Anyone who has ever been in the minority remembers the first time a word knocked the wind out of them. As a child, my first time came packaged in a rhyme known by everyone– making the blow feel conspiratorial and that much worse. The rhyme is part of every 10 year- old’s decision making routine. The melody and words are recited automatically with little attention paid to detail. But I remember the first time the words hit me.
I don’t remember what we were trying to decide, but we would defer to the routine to make the decision. “Eeeny, meeny, miney, moe, catch a n***** by the toe.”
Wait. Did I hear right? Isn’t tigger? I’d always said tigger. Or Tiger. I think its tiger. Isn’t it? My face was hot.
The first kid was eliminated from the decision-making process as the rhyme came again. “Eeeny, meeny miney, moe, catch a n***** by the toe.”
I looked at each face in the group to see if anyone else realized what they’d said–maybe it was a collective mistake? I was stunned as the third wave of rhyming started again. But as we approached ‘catch a…’ I snapped out of my daze and as if on auto-pilot, I yelled “TIGER!” over the rest of the white kids who proceeded as usual.
They stopped chanting, looked at me and ‘Caroline’ said flatly, “It’s not tiger.”
“Well, it’s not n*****.” I said.
She smiled as she replied, “It is n*****. You just think its tiger because you are a n*****.”
I grew up in a predominantly white neighborhood in a predominantly white city. My parents are Caribbean immigrants. My mother occasionally reminded my sister and me “You’re black and you’re women. You’ll have to work twice as hard.” But that’s where our advice on race and identity ended. I can’t tell you when or how I learned that the n-word is a bad word, but I think on some gut level, people of color just know.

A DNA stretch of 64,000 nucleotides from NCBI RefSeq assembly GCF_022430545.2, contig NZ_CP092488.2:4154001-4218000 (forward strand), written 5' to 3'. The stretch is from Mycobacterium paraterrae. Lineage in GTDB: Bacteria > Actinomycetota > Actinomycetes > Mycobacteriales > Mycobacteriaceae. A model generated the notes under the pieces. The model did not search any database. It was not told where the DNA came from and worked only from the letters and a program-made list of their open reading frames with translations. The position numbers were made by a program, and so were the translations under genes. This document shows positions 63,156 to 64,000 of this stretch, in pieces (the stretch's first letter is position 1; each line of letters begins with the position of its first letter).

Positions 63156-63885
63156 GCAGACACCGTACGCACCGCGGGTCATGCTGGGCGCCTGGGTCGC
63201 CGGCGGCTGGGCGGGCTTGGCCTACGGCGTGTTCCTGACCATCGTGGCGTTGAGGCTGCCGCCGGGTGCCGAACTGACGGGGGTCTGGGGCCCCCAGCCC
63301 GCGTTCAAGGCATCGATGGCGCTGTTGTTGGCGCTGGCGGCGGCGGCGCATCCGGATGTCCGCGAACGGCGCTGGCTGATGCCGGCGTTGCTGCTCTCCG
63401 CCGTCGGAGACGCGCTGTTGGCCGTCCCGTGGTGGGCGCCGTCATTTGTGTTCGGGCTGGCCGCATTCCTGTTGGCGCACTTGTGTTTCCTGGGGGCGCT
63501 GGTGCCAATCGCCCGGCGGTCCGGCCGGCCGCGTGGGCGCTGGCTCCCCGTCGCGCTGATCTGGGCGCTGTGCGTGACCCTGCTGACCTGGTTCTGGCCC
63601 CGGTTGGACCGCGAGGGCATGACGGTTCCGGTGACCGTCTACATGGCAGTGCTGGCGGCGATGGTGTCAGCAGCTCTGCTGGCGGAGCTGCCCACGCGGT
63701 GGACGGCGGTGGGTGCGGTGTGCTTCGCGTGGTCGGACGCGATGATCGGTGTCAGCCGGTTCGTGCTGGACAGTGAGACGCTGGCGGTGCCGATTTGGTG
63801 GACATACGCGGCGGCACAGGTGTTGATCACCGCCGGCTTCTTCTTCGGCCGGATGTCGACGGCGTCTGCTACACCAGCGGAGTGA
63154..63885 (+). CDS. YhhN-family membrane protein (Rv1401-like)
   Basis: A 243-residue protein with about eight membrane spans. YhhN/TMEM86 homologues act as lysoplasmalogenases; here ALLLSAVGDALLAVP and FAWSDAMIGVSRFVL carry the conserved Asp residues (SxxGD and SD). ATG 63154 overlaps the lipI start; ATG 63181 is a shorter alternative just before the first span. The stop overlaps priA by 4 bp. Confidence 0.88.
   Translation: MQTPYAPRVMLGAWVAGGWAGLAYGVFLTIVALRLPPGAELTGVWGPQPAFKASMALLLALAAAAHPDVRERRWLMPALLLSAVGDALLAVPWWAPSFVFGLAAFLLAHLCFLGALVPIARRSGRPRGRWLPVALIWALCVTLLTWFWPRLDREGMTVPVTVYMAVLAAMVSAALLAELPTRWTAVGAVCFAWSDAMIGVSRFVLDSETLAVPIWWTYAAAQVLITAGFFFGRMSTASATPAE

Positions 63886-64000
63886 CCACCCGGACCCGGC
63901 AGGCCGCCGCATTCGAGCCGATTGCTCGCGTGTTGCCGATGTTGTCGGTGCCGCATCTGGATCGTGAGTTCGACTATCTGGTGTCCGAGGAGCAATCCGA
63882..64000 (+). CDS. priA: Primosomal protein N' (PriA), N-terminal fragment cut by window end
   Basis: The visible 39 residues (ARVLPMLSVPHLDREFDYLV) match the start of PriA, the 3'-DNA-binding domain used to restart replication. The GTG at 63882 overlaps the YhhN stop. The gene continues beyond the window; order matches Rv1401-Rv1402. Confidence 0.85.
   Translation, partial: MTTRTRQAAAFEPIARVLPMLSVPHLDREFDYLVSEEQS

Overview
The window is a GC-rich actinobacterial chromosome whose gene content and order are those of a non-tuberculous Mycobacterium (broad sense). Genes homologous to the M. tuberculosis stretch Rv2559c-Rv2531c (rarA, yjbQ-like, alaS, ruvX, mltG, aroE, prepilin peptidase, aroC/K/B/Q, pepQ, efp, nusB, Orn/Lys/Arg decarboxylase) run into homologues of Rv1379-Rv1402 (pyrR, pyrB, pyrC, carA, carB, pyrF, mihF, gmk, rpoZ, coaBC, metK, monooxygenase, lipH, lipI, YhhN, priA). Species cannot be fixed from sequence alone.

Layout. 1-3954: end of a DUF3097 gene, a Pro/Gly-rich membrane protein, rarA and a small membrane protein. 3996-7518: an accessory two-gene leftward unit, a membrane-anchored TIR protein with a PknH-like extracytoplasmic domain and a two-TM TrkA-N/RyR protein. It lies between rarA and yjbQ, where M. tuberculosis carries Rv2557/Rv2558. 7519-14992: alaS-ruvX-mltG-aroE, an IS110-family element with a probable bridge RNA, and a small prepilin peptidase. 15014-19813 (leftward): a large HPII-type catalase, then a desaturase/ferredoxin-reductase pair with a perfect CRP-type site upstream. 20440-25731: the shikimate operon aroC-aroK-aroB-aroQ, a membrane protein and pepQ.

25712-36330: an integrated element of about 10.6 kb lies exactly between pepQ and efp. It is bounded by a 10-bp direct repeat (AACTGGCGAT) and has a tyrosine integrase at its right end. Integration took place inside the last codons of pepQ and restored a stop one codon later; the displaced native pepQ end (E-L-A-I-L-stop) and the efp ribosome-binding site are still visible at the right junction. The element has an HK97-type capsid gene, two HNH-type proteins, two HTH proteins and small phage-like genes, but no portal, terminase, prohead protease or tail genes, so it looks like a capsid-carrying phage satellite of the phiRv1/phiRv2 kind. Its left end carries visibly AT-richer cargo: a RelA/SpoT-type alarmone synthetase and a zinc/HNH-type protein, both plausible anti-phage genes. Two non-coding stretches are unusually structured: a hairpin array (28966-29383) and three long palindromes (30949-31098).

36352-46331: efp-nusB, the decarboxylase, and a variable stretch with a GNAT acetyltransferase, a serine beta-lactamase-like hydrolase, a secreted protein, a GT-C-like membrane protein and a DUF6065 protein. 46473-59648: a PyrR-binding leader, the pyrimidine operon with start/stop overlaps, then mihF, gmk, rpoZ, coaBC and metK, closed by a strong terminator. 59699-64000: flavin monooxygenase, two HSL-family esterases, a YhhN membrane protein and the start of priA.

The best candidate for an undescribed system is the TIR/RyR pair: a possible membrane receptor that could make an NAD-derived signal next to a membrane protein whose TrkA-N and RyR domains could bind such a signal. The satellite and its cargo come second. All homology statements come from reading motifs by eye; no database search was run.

I can still remember the acid rising in my throat as I dug my nails into the palms of my clenched fists. I simultaneously wanted to hurt each of these kids, and hug them and ask them to love me. I felt stupid for only now figuring out the words, and they looked at me as though I’d just been let in on a group secret– one that they’d been eager for me to discover.
An older boy broke the painful silence with this gem: “You’re not really a n*****. You just look like one.”
With a 10 year-old’s best judgment, this explanation was good enough for me because I wanted friends. (Throughout my life I’d continue to hear different versions of this statement that I wouldn’t accept as easily–but that’s another essay.)
The first time is never predictable, but always memorable. There is no way a child can be prepared for their first time, which breaks my heart as a new parent. I can’t protect my daughter from her first time, but I can hold her when she cries.